Rezoning seen as way to help development
City Council to consider proposal on second reading
FAYETTEVILLE — A mix of homes and shops could accompany a proposed extension of Rolling Hills Drive to Arkansas 265 on the north side of town.
The City Council on Thursday left on its first reading a proposal to rezone 11 acres south of Butterfield Trail Elementary School, near where Rolling Hills Drive dead ends with Old Missouri Road. Property owner James Keenan owns about 50 wooded acres there, as well as the Keenan TowerHouse designed by Marlon Blackwell Architects.
The rezoning from single-family residential to neighborhood services, general, would spur mixed development, said Mitch Weigel with Downtown Properties Real Estate Group. He gave as examples cluster homes, dry cleaning businesses or coffee shops. The parcel up for rezoning doesn’t touch any of the adjacent property lines, including that of the school, he said.
The neighborhood services, general, zoning district allows up to four-family dwellings and small businesses such as day cares, bookstores or florists. Building height is restricted to 45 feet.
The city’s mobility plan update, which consultants with Nelson/Nygaard are still working on, suggests connecting Rolling Hills Drive to Crossover Road. No timetable has been set for the possible extension and the council still has to approve the mobility plan once it’s finished, City Planning Director Andrew Garner said.
Alderman Justin Tennant of Ward 3 said he received numerous messages and phone calls about the rezoning proposal. He cautioned the council to make sure the area is developed correctly, but also stressed the area’s uniqueness.
“I think most people don’t realize there’s a patch that big anywhere in the city,” Tennant said.
Alderwoman Sarah Bunch, also of Ward 3, asked to hold off on a decision until the council could tour the area and more members of the public could weigh in. The council will take up the item on its second reading during the next meeting.
Also Thursday, all eight council members agreed to put money toward “traffic calming measures” for neighborhoods. Aldermen Alan Long and Matthew Petty sponsored the proposal after numerous requests from constituents.
Long said he didn’t have a specific figure in mind but emphasized the importance of having a plan in place.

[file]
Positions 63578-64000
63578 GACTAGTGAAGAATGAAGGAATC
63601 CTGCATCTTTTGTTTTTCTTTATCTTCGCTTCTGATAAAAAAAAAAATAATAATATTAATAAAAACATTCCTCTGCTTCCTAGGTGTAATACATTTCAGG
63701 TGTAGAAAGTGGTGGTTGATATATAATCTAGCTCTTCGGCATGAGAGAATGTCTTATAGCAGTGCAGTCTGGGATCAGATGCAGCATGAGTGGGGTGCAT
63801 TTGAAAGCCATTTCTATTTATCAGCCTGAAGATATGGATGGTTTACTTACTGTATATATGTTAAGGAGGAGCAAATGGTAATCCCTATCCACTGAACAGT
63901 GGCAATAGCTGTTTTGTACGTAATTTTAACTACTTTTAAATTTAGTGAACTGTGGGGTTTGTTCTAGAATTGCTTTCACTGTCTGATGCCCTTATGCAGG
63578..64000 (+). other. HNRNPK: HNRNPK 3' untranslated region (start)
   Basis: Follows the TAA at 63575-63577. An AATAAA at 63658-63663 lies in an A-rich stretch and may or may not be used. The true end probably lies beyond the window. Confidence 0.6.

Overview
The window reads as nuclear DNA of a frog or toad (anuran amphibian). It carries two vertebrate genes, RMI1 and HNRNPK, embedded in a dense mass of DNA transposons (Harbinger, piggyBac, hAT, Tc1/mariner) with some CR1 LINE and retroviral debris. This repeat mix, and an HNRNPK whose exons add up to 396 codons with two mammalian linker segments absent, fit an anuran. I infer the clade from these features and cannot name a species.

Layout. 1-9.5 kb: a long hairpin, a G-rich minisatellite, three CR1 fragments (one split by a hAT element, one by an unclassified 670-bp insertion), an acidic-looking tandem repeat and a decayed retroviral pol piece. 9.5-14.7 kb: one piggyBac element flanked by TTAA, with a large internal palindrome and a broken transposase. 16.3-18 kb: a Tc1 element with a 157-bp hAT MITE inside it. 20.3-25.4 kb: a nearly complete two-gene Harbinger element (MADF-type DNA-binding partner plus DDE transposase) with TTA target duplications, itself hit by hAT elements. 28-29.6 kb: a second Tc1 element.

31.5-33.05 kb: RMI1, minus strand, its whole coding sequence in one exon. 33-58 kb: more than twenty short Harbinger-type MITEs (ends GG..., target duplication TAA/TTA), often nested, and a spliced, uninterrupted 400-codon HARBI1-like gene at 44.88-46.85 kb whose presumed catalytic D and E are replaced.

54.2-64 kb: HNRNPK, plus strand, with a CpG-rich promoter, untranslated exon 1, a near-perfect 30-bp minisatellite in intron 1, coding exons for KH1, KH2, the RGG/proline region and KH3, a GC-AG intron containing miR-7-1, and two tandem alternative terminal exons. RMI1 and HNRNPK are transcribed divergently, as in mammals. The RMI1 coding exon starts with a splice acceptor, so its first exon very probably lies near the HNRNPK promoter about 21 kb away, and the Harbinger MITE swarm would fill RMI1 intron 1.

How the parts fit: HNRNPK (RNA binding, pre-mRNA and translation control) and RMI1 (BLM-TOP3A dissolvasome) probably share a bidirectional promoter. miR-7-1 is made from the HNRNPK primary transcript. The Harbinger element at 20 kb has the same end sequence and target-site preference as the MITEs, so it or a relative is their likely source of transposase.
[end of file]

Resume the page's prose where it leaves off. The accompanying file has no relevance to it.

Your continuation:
“I think that staff is more than capable of determining what they think is necessary to come up with specific, creative solutions to fit what’s needed in Fayetteville,” he said.
Petty said dedicating part of the budget won’t equate solely to speed tables. He used the city’s tactical urbanism beta program as an
example of residents coming up with solutions the city can sign off on. Petty served as a proponent of the initiative in which residents can create plans, such as for crosswalks, and use nonpermanent material to build them.
Mayor Lioneld Jordan advised the council the Capital Improvement Projects fund has about $8 million in it. Petty said the council could explore multiple avenues of
funding when it gets to budget time.
“I think sending a signal that we think it’s important and we think it could be met in a variety of ways is the appropriate road for us to take as a council whenever we talk about budget,” Petty said.
The council also voted 8-0 to open up Fayetteville Public Television services to nonresidents. Doug Bankston, director of media services, presented a list of several interested parties who wanted to take classes or produce shows. Among them were
Girl Scouts, officials with Northwest Arkansas Community College and Al Lopez, also known as “Papa Rap,” who would make shows in Spanish.
Nonresidents will pay a $50 annual fee to use the public access service, similar to how the library charges nonresidents for its use. The move will put an additional $1,000 to $2,000 annually into the service’s trust account, according to city staff.